Wednesday, Jun 14, 2006

Home buyers stretch finances to record levels in order to take on new mortgages

BBC: Home buyers stretch cash limits

Believe it or not the title of this entry in the blog was the output of a survey. Was a survey really required to state what most children would understand. According to the BBC, Director General for the Council of Mortgage lenders (CML) Michael Coogan played down worries that borrowers were becoming overstretched.
Is Michael Coogan the brother of Steve?

Posted by denzil @ 02:59 PM (683 views)
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1. Paul said...

The last few lines sound like a barely disguised attempt at panicking fence sitters into buying:

"It suggested that this was a result of borrowers being keen to lock themselves in to attractive deals at low rates of interest, thus protecting themselves if interest rates move higher in the short term."

Meanwhile the BBC announces upward pressure on interest rates.

Wednesday, June 14, 2006 05:07PM Report Comment

2. uncle tom said...

"Traditionally, lenders have tried to restrict their lending to three times a single person's income or 2.5 times the combined earnings of a couple"

Err... traditionally it was 2.5 times first income plus the second income (x1) if there was one.

Any higher multiple is asking for trouble - forget the arguments about percentage of income, in the past new home owners wore a hair shirt for the first year or so, after which rising wages (on the back of higher inflation) eroded the cost of the mortgage, making it possible to consider a larger home.

Now they wear a hair shirt forever, with little prospect of upsizing.

Sustainable? - not!

Wednesday, June 14, 2006 06:49PM Report Comment

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4. The Ditherer said...

Uncle Tom,

I well remember as a lad going to see Tom Bairstow who was the manager of the Head Office branch of the then Bradford and Bingley Building Society in Bingley Main Street to discuss the possibility of a mortgage. I cannot tell you whether Tom had any slick qualifications but I can vouch for the fact that he knew a thing or two about money, and this may well have been learned the hard way from his own experience and that of his parents. He was quite adamant that the first thing I must do is to show my ability to save regularly, and once I had saved a sum of money for a deposit upon a house the Society might then consider me worthy of a mortgage. Such mortgage would be no more than 2.0 or 2.5 times my annual income, and if I were married plus the second income. Of course, these rules (saving for a deposit) and loan multiples were there for a reason, and that reason was to provide the borrower with a 'margin of saftey' so that whilst one might have to wear a hair shirt for a year or two, thereafter you could start to live a little. As you say we now have a generation that will forever be attired in a hair shirt with all that implies for the next stage of family development.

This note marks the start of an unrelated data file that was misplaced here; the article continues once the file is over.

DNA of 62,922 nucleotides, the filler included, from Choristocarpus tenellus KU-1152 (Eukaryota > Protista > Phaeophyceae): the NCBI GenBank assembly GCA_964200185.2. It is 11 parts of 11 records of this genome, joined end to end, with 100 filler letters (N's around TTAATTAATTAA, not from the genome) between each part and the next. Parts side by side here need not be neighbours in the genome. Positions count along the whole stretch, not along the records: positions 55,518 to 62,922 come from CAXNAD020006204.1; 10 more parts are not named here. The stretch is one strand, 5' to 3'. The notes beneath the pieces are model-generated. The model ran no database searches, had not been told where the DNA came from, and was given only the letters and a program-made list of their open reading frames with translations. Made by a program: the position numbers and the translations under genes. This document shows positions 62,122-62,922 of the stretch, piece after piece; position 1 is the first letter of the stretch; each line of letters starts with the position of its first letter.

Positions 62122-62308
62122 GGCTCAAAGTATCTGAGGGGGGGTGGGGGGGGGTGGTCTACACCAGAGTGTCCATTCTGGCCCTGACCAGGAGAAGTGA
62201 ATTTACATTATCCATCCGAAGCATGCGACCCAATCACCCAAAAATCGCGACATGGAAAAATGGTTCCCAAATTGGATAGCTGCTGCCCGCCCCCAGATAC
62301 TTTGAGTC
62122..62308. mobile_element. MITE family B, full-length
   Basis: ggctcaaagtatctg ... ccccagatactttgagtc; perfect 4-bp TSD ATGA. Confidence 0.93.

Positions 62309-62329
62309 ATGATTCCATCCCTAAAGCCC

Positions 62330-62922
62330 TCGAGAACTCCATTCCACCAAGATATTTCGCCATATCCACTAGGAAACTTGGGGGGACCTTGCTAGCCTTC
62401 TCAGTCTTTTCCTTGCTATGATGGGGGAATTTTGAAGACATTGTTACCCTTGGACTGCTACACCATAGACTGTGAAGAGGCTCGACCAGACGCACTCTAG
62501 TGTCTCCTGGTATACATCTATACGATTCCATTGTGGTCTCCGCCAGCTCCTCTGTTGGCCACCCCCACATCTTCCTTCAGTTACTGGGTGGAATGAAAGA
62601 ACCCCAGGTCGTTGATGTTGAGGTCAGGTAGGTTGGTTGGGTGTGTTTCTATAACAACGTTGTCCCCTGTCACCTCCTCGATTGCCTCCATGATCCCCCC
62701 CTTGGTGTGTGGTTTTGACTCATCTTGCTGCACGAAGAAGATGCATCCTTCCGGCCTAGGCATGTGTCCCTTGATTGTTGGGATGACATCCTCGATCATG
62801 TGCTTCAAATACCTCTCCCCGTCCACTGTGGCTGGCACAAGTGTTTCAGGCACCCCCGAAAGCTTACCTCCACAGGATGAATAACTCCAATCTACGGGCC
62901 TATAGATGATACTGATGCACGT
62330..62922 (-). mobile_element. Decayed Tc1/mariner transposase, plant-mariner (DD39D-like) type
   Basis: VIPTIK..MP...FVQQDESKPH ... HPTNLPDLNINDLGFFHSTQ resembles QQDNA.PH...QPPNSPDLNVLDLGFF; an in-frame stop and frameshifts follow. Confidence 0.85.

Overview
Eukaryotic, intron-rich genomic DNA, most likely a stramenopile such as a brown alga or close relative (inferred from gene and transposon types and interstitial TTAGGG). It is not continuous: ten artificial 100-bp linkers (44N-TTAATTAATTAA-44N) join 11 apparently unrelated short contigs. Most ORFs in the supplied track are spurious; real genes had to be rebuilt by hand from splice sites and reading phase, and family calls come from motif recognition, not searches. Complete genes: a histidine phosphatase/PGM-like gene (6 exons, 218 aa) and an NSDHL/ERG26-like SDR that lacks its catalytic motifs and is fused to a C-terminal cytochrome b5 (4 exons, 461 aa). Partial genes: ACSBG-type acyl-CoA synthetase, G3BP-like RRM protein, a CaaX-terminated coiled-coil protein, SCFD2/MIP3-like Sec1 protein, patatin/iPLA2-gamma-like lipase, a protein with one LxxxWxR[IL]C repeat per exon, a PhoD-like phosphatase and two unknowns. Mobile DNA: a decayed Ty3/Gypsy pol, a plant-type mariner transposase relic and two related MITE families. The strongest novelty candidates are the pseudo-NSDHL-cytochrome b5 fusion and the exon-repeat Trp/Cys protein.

Wednesday, June 14, 2006 08:26PM Report Comment

5. denzil said...

>>Err... traditionally it was 2.5 times first income plus the second income (x1) if there was one.

I got offered 4.5 * joint by a main lender just last week. Deposit was a 50% so I think they felt safe but could not give a toss about my affordability.
Could have gone to 5 * joint if it was means testing. I told the person on the phone that they may be mad but not I.

Wednesday, June 14, 2006 10:29PM Report Comment

6. Rimmer said...


they dont care as the laws have changed a lot since the late 1980s, you cant hand back the keys now, or should i say you can hand back the keys and be rid of the debt

Friday, June 16, 2006 12:14AM Report Comment

7. denzil said...

Ahh those halcyon days!

These days it's all about to returns to investors. There's little thought given to the borrower. In most cases the borrower should take some responsibility for their actions but that responsibility should be based on solid financial advice from the lenders and the likes of "Tom Bairstow".

Friday, June 16, 2006 08:58AM Report Comment

8. bidin'matime said...

Now when I were a lad I was told to save regularly to get a good track record with the building society, so that, when I needed a mortgage, I would stand a better chance of getting one. That day eventually came and, armed with my pass-book, I approached the local manager at the Halifax building society. The multiples stacked up (I recall 2.5x my salary and 1x my wifes) and our deposit was all in order, but alas, they had already lent up to their quota that month, so could not offer any more loans come back next month!

Fortunately we found someone else who still had some quota left, but this true story (from the late 70s) would sound like a work of fiction to a younger borrower.

Friday, June 16, 2006 01:27PM Report Comment

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